Chickens know things. It’s obvious. They have that look in their eye, the slightly disdainful squint of someone who knows what you did and why you did it. They’d be perfect detectives, if not for the small obstacle of their inability to communicate in any meaningful way. Thankfully, developers The Wild Gentlemen saw the potential of a poultry P.I. and have brought us the tremendously-named Chicken Police – Paint it RED!, a visual novel with adventure game elements that puts the noble gallus gallus at the very top of the pecking order.
Taking place in a noir-infused world of human-sized animals (not entirely unlike the hit “depressed horse” Netflix series Bojack Horseman), this is a brilliantly-written and joyously rich piece of narrative gaming, trafficking in hard-edged detective noir tropes but with a marvellous sense of humour, strong characters and a grand sense of place. It’s a very impressive feat to realise a world like Clawville with only mostly-static and largely monochromatic imagery, voices and music, but the dirt, grime and scuzz has such verisimilitude that you’ll want to put your Switch through the dishwasher after a Chicken Police session. (Important: Nintendo Life does not advocate putting your Switch through the dishwasher)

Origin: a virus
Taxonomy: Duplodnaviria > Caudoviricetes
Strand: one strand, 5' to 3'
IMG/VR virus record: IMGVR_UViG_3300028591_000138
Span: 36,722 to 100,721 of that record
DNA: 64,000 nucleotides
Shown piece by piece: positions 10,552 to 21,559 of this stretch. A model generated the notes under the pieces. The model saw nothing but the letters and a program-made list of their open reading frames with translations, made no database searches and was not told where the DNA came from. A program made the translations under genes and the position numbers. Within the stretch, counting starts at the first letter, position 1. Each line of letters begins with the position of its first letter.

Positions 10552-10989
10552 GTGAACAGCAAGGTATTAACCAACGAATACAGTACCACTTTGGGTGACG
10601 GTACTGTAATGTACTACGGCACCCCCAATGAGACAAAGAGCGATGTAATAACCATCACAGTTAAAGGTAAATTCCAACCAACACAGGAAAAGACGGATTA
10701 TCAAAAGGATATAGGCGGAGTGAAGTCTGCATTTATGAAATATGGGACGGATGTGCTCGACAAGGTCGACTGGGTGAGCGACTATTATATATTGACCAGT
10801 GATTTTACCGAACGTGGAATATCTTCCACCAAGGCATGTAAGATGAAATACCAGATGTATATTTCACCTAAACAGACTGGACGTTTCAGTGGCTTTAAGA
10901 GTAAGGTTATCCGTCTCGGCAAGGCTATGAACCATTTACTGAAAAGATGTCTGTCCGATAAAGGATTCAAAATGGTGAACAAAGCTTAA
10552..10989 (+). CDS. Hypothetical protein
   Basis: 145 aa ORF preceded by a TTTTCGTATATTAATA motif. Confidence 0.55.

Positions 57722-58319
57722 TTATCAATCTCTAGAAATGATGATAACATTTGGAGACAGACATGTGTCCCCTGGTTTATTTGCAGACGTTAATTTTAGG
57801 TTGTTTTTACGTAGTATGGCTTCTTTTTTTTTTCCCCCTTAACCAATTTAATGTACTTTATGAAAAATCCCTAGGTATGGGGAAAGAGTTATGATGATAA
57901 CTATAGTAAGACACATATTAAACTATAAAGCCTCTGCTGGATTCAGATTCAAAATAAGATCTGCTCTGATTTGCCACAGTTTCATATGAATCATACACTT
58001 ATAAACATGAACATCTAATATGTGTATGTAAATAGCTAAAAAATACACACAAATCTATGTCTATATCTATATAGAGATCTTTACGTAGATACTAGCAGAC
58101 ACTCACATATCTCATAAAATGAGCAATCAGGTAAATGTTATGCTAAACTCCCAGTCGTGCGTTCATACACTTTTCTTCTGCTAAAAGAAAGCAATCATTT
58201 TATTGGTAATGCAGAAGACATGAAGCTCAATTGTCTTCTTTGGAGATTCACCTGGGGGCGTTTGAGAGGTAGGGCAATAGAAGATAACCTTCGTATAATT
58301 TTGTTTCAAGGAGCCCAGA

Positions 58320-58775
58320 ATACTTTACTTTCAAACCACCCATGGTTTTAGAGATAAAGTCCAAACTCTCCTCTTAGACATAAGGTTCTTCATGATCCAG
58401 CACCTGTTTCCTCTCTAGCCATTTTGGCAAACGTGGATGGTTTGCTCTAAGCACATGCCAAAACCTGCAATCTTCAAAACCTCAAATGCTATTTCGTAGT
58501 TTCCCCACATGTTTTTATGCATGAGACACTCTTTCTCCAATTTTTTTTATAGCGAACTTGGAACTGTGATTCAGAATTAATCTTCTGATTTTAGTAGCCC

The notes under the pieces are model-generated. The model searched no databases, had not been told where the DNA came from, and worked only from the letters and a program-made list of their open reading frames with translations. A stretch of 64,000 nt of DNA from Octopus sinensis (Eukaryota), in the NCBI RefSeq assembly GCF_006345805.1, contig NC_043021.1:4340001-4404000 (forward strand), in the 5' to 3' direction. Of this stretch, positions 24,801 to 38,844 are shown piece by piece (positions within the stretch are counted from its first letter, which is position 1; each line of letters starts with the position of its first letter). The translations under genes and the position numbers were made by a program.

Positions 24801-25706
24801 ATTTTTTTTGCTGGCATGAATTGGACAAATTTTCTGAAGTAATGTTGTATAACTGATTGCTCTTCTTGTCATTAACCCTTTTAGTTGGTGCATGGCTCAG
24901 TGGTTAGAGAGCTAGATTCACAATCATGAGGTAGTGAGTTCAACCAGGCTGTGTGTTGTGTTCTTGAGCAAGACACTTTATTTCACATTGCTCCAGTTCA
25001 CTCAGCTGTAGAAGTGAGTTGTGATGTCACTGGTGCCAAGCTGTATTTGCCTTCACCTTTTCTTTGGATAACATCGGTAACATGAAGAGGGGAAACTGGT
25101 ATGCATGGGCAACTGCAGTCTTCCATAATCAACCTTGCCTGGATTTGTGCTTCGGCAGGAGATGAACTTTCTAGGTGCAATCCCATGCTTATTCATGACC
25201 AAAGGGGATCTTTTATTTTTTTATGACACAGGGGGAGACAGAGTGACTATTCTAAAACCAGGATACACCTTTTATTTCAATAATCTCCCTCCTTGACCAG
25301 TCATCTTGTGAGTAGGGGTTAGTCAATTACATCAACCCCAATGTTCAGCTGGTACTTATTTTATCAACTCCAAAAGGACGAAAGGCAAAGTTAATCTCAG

Taking nominal control of Santino “Sonny” Featherland, it’d be spoiler territory to describe the kind of case you’ll be solving, but rest assured you’ll be encountering stubborn dames, a shaky relationship with a former partner, an obstructive chief of police and numerous sleazy dirtbag informants. It’s all very familiar but delivered so well that you get caught up in the tapestry of it all, thanks to the aforementioned strong writing.
And it is strong, compelling fiction from the very start, enhanced by some genuinely superb voice acting. We wanted to listen to every word, and thankfully there’s an autoplay option that lets you listen to the dialogue play out at its intended pace, but this leads to a pretty apparent gripe; in most visual novel or text-heavy games with this kind of “talking head” delivery, hitting the A (or equivalent “advance text”) button will skip to the end of the current dialogue and leave it on the screen for the player to read at their own speed.